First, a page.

I distinctly remember the first time I had hummus. I was relaxing poolside with two of my girlfriends (future bridesmaids) in Raleigh in 2011, when we realized we were hungry from all the strenuous activities we had been doing, you know flipping every 20 minutes for an even tan and cooling off in the pool. So we headed over to the take out window of the Grill and while I couldn't figure out what I wanted the girls insisted on some hummus and pita. This was when hummus was really making its debut as the item to eat, and I of course was resisting because a. I hate following the crowd and b. I was not really a fan of dips. Our number was called and we grabbed our drinks and settled the food between us as we continued lounging. I finally conceded and tried the hummus, and it was delicious. It wasn't any special flavor, probably plain or maybe garlic, but it started the hummus ball rolling.
Fast forward to today and a common staple in the house is Roasted Red Pepper Hummus. My mother, once she realized she liked hummus, ended up experimenting with a few recipes, and this was my favorite, so I have stuck with it. It takes roughly two days to make as I like to soak the garbanzo beans over night, cook them, let them cool and then put together with the rest of the items. Plus I live and breath red peppers.
Ways I encourage you to use Hummus:
- As a substitute for pizza sauce, or combined with pizza sauce.
- As a substitute for butter or mayo on your sandwich.
- Make your pasta creamy by adding some hummus into a pan of cooked pasta and veggies. You may want to add some water to thin it out while it is cooking.
- As ice cream. This is so bad but I can't help it if I can't stop my spoon from dipping into the mixer. This is usually the worst when I have just made it and I am "taste testing," or if I am ravenous and I look into the fridge and can't find anything else.
- Spread it on your significant others body parts and lick it up (that was Andrew's contribution). Don't do it. It would be a waste of delicious hummus (no offence toward your significant other).
Not sure where this recipe originates from, but it works, and if/when you combine the ingredients and it seems off, it probably just needs salt (or you forgot something). I am terrible with adding any salt to my dishes, so I am always adding more at the end.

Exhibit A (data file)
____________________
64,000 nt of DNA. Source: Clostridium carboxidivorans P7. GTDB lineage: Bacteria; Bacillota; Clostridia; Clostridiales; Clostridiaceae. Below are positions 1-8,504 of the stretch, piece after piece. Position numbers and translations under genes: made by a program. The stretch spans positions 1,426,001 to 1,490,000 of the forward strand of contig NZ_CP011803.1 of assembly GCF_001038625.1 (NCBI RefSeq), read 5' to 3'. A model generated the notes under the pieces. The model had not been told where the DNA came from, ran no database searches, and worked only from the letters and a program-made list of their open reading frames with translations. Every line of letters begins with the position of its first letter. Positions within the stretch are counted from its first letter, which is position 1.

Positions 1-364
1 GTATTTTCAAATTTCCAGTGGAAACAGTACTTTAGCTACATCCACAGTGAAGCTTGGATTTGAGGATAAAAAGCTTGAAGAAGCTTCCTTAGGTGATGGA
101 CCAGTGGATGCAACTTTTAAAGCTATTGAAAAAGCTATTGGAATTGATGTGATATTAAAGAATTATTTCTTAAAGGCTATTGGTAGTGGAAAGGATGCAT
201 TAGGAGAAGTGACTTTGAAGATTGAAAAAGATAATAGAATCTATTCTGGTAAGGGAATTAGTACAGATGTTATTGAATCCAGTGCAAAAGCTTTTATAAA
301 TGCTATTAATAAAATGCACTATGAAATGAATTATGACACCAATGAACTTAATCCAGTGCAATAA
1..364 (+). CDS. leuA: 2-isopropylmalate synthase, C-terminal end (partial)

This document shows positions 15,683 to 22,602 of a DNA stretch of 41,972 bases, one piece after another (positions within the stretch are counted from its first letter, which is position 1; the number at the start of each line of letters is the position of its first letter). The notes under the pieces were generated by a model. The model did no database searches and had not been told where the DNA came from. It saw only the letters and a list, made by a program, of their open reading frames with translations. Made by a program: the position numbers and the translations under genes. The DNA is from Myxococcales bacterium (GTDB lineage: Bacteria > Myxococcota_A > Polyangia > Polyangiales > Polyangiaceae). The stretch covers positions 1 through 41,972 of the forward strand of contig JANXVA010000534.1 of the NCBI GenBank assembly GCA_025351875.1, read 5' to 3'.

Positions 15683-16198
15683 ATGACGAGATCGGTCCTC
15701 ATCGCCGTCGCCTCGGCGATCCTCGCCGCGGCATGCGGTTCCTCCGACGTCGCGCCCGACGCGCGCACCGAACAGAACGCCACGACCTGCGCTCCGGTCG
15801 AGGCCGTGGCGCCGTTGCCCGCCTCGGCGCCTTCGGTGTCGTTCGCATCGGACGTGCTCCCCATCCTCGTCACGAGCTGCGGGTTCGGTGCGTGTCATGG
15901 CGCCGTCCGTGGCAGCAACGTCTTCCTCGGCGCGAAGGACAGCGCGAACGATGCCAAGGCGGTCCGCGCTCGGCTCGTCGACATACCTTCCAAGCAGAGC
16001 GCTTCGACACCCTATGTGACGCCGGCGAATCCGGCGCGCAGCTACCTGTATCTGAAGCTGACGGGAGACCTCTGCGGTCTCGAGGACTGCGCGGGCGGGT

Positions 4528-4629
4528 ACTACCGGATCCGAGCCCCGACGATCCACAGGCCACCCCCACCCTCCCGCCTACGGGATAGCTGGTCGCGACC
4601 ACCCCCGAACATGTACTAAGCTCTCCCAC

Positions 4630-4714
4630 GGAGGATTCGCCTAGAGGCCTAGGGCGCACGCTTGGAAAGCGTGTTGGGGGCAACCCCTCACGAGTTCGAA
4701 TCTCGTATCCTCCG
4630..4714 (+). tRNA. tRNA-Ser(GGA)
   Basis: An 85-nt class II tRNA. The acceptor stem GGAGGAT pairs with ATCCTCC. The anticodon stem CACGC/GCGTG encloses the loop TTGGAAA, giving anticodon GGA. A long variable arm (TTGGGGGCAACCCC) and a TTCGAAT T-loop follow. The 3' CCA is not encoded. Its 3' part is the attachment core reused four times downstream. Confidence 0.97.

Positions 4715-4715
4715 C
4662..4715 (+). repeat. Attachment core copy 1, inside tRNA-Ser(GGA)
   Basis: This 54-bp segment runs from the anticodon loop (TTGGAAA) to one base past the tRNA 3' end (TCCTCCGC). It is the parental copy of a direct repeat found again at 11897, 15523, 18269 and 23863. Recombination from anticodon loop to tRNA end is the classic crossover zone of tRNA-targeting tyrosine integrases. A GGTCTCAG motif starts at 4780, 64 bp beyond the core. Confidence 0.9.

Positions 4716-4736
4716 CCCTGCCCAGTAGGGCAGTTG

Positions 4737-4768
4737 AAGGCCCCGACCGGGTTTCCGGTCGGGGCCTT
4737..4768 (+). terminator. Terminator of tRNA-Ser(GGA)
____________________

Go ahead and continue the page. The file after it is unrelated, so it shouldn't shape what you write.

- 2 cups of dried garbanzo beans (once soaked looks closer to 3 cups)
- 2 cloves of garlic, chopped
- 2 whole fresh red peppers
- 1/3 cup tahini (leave out prior so it can get soft, or mix with a spoon so it is soupy)
- 1/3 cup freshly squeezed lemon juice
- 1/2 teaspoon cayenne pepper
- 1/2 teaspoon cumin
- Salt to taste
- Oil to your liking
Soak dried garbanzo beans overnight
Cook the garbanzo beans for 1-1.5 hrs, until they are soft. I put in enough water to make sure the beans are always covered. Once cooked, drain, store and let cool. I usually leave them out on the stove or in the fridge overnight (just depends how lazy I am).
Next day, heat oven to 350 degrees and put the two red peppers in for 20 minutes. Once they start to turn black remove and quickly put in plastic zip-lock bag. Seal and put in fridge for ten minutes.
In the meantime, in a food processor combine the garbanzo beans, tahini, lemon juice, cumin, cayenne pepper, a teaspoon of salt and 2 tablespoons of oil.
Once you are done it should be time to remove the peppers out of the fridge. By doing this process with the peppers it should help with peeling the skin. If you get frustrated with peeling the skin, give up, cut the peppers into 4-6 slices (minus the seeds) and just put them in food processor ( I do this all the time now because the skin does not bother me and I have little patience).
Add some more salt and cayenne to taste. The salt is a personal preference, so add some, mix and then try it. Continue until it tastes like something you want to eat. The oil you might want to add more if it looks like the hummus is struggling in the food processor and needs some liquid to help it move.